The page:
The Impact of a Stand Desk

From Portland, Oregon based Feng Shui professional and clutter expert, Sugeet talks about his journey toward a stand desk.  Why did he do it?  Fad? Physics? Productivity? 

My old office arrangement, even when I had cleared most of the clutter still looked, well . . .

A Stand Desk, by Sugeet

– – cluttered.

I had recently finished working with a couple who worked from home. She had build a rigid standing desk and loved it. He was building one for himself. They were both enthusiastic for them. They had many positive things to say about them. I became curious.

I saw a Kickstarter campaign to build a reasonably price standing desk that could be both – a sitting desk and a standing one. The campaign was very convincing – lots of studies extolling the benefits of a standing desk.

Research was needed.

A Stand Desk by SugeetSitting is the new smoking.

What began as a curiosity has provoked a great deal of studious inquiry. Results?

  • Reduced risk of obesity
  • Reduced risk of Type 2 diabetes and other metabolic problems
  • Reduced risk of cardiovascular disease
  • Reduced risk for many kinds of cancer

Wow! And that’s just what the Smithsonian Magazine reported. (March 26, 2014)

Sitting six hours a day ups he death rate by 20% for men, 40% for women!

That’s scary while some other research says otherwise, but the consensus indicates we should be standing/walking at least 2 hours a day and then work up to 4.

OK – I got into the Kickstarter campaign and got my desk a couple of months ago.

I had to rearrange my office.

Time to declutter.

Pounds and pounds of files into the trash, Scan others.

4 file drawers to 2.

Fewer printers, fewer everything.

And the result?

A Stand Desk by Sugeet

What a difference! Take a look just at the top:

A Stand Desk by Sugeet

No, I don’t stand all the time, but I’m standing more and more and sitting less and less. I find not only has the simplification made me more focused, but much more productive. I love the top – it’s bamboo, my favorite building material.

You can jerry-rig a standing desk for yourself and try it. I like mine because I can take it up or down, and stop it any place that suites me or my arms or my chair (all at the touch of a button.) A programmer friend just bought himself one that uses counterweights to go up or down. He has a bit of a weight problem, so this is going to be good for him as well! And a major client I just worked with we designed his office so not only could he have a standing desk, but combine it with a treadmill!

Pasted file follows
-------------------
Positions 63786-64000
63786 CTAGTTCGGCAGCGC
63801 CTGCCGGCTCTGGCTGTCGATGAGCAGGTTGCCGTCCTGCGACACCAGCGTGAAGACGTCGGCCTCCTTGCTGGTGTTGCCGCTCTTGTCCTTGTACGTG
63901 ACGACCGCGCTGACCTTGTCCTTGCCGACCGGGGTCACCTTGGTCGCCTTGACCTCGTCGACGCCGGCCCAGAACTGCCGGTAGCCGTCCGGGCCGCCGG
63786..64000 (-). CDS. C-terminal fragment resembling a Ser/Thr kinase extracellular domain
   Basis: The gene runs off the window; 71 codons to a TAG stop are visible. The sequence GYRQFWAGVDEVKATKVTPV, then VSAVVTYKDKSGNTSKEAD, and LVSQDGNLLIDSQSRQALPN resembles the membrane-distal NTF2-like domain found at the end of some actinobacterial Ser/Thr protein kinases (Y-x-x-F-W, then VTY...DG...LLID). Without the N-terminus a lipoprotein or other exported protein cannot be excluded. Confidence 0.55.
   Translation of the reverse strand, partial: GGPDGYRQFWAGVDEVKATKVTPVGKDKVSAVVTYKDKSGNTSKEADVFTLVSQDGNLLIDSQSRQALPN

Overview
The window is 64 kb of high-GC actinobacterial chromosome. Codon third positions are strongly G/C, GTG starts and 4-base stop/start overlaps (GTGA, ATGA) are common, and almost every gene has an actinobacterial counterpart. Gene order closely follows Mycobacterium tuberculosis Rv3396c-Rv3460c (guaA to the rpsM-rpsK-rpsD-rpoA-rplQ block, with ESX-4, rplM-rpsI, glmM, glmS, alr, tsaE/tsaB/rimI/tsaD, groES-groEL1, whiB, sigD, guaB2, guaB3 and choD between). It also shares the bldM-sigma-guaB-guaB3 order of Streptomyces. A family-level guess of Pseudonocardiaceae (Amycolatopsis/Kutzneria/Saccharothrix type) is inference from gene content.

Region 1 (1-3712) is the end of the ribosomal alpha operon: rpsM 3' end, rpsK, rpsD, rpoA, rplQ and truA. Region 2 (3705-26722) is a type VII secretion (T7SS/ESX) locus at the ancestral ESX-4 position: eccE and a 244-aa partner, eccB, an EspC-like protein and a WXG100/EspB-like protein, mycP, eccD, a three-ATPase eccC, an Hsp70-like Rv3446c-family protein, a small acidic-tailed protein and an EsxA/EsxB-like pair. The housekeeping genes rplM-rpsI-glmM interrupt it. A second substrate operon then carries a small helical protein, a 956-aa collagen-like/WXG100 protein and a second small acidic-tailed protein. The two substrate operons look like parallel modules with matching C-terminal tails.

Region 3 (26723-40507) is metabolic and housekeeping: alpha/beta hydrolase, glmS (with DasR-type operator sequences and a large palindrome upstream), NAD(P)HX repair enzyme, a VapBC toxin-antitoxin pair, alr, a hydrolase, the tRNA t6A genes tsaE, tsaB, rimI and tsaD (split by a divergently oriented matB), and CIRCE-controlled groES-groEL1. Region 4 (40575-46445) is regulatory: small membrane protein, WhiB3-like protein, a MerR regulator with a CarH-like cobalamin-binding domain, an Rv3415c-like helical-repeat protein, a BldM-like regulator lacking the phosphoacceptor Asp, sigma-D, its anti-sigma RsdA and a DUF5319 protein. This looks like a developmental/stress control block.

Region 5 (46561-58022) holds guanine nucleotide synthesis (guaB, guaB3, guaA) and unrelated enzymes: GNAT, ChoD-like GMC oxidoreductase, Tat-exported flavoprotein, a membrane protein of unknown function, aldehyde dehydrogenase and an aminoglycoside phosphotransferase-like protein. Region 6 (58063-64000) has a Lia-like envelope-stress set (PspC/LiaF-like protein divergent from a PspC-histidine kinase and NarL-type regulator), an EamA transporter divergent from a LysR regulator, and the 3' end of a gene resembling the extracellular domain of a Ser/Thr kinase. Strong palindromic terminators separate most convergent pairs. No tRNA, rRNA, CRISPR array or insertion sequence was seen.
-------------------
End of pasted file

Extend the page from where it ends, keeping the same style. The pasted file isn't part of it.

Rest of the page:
If you want to see the one I bought, (also because I support new companies) go to

https://www.standdesk.co/

 

SugeetAn expert in lighting and Feng Shui – Sugeet was a gallery art director for 12 years! Certified in both the basic and Advanced levels of BTB Feng Shui, Sugeet has been serving clients from Northern California to the Candian border since 1999. He has taught Feng Shui for the home, business and landscape design at Southern Oregon University; as well as private classes in Clutter elimination. Read more about Sugeet.

 

Article/Image Source: The Impact of a Stand Desk

4 Reasons Your Office Needs Plants

The notion of buildings that speak helps us to place
at the very center of our architectural conundrums
the question of the values we want to live by—
rather than merely of how we want things to look.

Find out how plants and Feng Shui can bring about greater health, happiness, and productivity in your office – by Carole Hyder

I love this quote by Alan deBotton from his book “The Architecture of Happiness.” It speaks to the primary Feng Shui premise about a space having influence on our purpose. A much-used translation of this statement is: Your space reflects your life. Although the philosophy of Feng Shui is centuries old, it is still in its infancy here in the west. Those of us who have studied this Asian philosophy know that, indeed, what you have in your space can help or hinder you on a daily basis.

Despite its enormous influence in your life, the beauty of Feng Shui is that often it doesn’t take much to make a huge difference. Sometimes, just the shift of a desk or a new paint color or the removal of some clutter, helps you move forward with clarity and efficiency. Your office (or cubicle) provides a great opportunity to symbolically remind you of your values, your goals, and/or your ideal path. The symbol must be relevant to you—in other words, you must truly connect and like what you’re using as a placeholder for your vision and guidance.

 

4 Reasons Your Office Needs Plants, Carole Hyder

One of the simplest suggestions I make to my clients as we are analyzing their office is to add a plant. This can be a silk plant if keeping one alive will be a challenge due to lack of light or lack of time. A plant is very symbolic on many levels for a career and having one in your office can be a steady reminder of reaching your goals. If you already have a plant(s) in your office, then you can overlay it with any of the Feng Shui intentions listed below.

  1. Using a plant that grows upward and outward can reflect to you the possibility of career advancement if you are looking for that to happen. A plant represents forward movement and action so make sure your plant has room to expand.
  2. A plant on your desk will always remind you of nature, whether that is a conscious or unconscious reminder. Connecting to nature automatically lowers blood pressure. Check out the work by Dr. Roger Ulrich, a professor at Texas A & M who did research in the 1990’s and into 2003 who determined that being around a plant, even looking at a photo of a plant, can lower blood pressure and increase positive feelings. It will be important to keep your plant alive and healthy obviously.